Hobbycraft accused of refusing to sell paint to black customer ‘in case he uses it for graffiti’

File A Hobbycraft store  (PA Media)
File A Hobbycraft store (PA Media)

A black man from Cardiff has claimed that he was “racially profiled” at Hobbycraft after staff refused to sell him paint in case he would use it for “doing graffiti”.

Louis Gray, who works at Sport Wales as an equality, diversity and inclusion manager, said he was with his four-year-old son at the time, and had gone to buy spray paint to repaint the child’s bicycle helmet in the colours of his favourite mountain bike rider.

But writing in a thread on X which was later taken down, Mr Gray said he was “refused service” because he was black. He claimed he found himself surrounded by three staff members, including one who was “wearing a bodycam to record the transaction” and one who raised his hand to signal more staff to join.

He said the store manager at the Harlech retail park in Newport said: “We can’t serve you, you could be doing graffiti with this”.

“I was refused service because I am Black and wearing a Nike tracksuit, and Yeezys [trainers],” he said.

Hobbycraft said they have launched an investigation into the matter but that staff appeared to have refused the sale because they could not verify the customer’s age for an item that was in an age-restricted category.

It is an offence to sell spray paints to people under the age of 16 to “reduce the incidence of criminal damage” caused by acts of graffiti.

Hobbycraft said the staff were following their “Challenge 25” policy, which asks anyone who looks below 25 years of age for ID while purchasing such products.

“We would once again like to apologise for your recent experience in our store, we have a zero tolerance approach to racism here at Hobbycraft and this is not how we want any of our customers to feel,” Hobbycraft said in an email, according to the Daily Mail.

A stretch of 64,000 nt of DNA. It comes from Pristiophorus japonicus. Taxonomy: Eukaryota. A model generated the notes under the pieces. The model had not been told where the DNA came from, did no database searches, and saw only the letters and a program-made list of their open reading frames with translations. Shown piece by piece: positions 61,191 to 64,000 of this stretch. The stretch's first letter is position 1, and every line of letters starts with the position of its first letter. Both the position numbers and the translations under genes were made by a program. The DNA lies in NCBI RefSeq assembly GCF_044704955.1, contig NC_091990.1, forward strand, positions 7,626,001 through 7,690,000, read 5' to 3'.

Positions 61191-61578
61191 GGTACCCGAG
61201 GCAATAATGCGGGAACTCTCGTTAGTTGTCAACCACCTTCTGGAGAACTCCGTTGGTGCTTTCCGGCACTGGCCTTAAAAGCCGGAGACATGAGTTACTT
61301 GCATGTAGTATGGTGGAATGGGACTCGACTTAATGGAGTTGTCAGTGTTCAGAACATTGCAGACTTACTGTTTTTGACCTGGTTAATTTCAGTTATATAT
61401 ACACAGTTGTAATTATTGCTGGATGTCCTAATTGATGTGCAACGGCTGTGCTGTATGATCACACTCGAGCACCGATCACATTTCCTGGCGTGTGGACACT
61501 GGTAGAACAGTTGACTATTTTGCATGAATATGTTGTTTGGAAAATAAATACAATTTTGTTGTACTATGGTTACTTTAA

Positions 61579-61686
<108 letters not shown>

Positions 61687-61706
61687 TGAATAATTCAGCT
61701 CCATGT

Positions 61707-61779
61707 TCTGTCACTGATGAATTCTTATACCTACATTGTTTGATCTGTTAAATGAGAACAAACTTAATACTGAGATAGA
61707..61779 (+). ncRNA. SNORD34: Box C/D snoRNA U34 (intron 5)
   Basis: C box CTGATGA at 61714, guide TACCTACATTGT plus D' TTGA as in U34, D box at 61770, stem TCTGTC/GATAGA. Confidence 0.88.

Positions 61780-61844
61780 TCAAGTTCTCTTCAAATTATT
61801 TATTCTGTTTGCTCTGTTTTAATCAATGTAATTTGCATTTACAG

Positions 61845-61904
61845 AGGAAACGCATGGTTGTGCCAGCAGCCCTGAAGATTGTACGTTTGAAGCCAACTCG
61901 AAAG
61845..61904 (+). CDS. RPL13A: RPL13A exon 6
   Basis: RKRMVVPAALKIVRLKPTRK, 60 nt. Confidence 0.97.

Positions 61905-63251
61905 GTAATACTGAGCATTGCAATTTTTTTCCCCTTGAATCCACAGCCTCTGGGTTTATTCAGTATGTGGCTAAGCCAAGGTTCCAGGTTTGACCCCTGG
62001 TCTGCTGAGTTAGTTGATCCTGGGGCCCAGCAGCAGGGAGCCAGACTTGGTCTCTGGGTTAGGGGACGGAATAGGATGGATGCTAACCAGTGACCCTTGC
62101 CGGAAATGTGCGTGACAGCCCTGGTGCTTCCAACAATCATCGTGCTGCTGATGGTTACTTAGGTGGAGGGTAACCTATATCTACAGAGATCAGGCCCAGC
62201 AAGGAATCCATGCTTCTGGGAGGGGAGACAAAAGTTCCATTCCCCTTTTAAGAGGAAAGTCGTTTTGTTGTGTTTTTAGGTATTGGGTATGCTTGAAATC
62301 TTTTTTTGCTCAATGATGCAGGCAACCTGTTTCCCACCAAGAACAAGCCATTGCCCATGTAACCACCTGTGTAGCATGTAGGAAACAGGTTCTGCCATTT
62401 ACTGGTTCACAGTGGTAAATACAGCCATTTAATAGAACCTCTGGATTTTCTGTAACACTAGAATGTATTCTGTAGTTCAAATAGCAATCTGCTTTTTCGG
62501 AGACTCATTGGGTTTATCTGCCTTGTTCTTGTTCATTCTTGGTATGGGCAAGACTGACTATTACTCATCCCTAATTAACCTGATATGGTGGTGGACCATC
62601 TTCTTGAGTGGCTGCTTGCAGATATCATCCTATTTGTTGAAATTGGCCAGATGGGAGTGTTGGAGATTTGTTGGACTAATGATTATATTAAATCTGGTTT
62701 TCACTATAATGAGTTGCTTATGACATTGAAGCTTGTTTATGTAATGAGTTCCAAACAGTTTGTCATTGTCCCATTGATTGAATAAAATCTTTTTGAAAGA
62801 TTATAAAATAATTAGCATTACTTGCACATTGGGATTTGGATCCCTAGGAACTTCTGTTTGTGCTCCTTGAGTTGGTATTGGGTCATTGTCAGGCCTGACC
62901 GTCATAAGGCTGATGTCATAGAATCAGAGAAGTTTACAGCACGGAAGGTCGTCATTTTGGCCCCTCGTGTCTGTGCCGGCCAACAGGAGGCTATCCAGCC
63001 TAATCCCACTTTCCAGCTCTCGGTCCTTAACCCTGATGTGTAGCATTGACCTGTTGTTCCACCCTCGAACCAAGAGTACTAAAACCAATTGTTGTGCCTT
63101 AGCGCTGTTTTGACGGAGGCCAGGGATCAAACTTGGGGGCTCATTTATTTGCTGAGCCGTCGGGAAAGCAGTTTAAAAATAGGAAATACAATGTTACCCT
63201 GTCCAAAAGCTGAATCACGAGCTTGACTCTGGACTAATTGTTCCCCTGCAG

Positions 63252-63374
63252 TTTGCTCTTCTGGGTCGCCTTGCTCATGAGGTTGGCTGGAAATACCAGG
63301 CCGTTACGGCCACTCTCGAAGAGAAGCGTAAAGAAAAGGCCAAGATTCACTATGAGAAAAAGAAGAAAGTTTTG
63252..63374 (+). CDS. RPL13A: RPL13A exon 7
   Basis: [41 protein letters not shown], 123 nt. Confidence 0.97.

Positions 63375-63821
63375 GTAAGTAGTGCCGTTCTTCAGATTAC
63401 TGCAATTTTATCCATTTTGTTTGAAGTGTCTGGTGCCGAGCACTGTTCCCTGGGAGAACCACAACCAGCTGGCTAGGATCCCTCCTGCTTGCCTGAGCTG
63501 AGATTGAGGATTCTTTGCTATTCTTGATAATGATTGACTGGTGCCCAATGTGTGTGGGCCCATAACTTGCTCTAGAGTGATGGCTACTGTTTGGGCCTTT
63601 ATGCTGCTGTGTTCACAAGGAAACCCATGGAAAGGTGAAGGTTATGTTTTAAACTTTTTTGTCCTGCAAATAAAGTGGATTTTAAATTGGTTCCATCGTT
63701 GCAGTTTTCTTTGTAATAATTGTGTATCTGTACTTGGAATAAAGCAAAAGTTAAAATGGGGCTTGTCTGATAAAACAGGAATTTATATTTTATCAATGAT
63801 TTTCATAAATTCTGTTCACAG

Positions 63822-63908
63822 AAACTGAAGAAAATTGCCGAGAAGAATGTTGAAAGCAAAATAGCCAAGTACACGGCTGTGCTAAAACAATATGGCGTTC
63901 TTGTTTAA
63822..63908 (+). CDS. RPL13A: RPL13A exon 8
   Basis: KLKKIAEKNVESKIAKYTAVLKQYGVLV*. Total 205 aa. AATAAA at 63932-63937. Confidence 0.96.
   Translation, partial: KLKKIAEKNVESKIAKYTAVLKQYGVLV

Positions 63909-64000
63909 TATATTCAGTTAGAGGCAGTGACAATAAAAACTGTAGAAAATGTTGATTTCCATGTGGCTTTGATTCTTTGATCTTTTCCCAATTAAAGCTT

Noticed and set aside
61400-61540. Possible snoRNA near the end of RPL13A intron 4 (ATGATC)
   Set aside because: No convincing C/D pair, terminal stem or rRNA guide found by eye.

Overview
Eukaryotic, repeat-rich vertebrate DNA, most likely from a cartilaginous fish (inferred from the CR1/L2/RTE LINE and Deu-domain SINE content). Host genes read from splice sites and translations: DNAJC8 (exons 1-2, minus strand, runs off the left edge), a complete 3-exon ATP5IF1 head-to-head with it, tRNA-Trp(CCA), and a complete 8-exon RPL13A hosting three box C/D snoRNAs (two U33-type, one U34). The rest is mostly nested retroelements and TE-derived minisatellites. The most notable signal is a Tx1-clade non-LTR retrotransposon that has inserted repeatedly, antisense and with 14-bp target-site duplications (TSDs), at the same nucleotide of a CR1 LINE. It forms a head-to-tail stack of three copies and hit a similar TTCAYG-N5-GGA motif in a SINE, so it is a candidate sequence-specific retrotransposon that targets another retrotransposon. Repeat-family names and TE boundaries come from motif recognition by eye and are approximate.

“We are continuing to investigate this with our Newport store team. Your situation involved the purchase of an age restricted product which requires age verification, meaning all colleagues are trained to ask for ID should they believe the customer is under the age of 25. As you were unable to share ID with our colleagues, they were unfortunately unable to authorise the sale.”

The Independent has approached Hobbycraft for comment.

Mr Gray accused the store of using the Challenge 25 policy to “justify their bias”. “They said to me, ‘you could be a mystery shopper trying to catch us out’,” said Mr Gray. “But the shop is on a retail park you have to drive to, and I was with a big four-year-old – who looks six, who was telling them he just wanted to paint his helmet. I haven’t been IDed anywhere for at least eight years.”

He said they were only able to buy the paint after calling his white grandad to make the purchase in what he was a “degrading experience”.

“Funny how, a white man came and purchased the paint, and did not get IDed. He simply said ‘he’s not with me, I promise I’m over 16 and the paint is for me’. A white promise is held with higher regard than a Black promise? Is the Black pound not worth anything at @Hobbycraft??”

Mr Gray said the incident left his son with questions and would impact his future, urging the store to apologise to his son.

He said his son asked him: “Did you not get served because you were black, Dad?” and that the boy, who has lighter skin than his father, then said: “If I looked like you, Dad, would I get served?”

He said: “How do I answer those questions? Hobbycraft have put me in a situation now where I am having to have these conversations with my four-year-old about race.”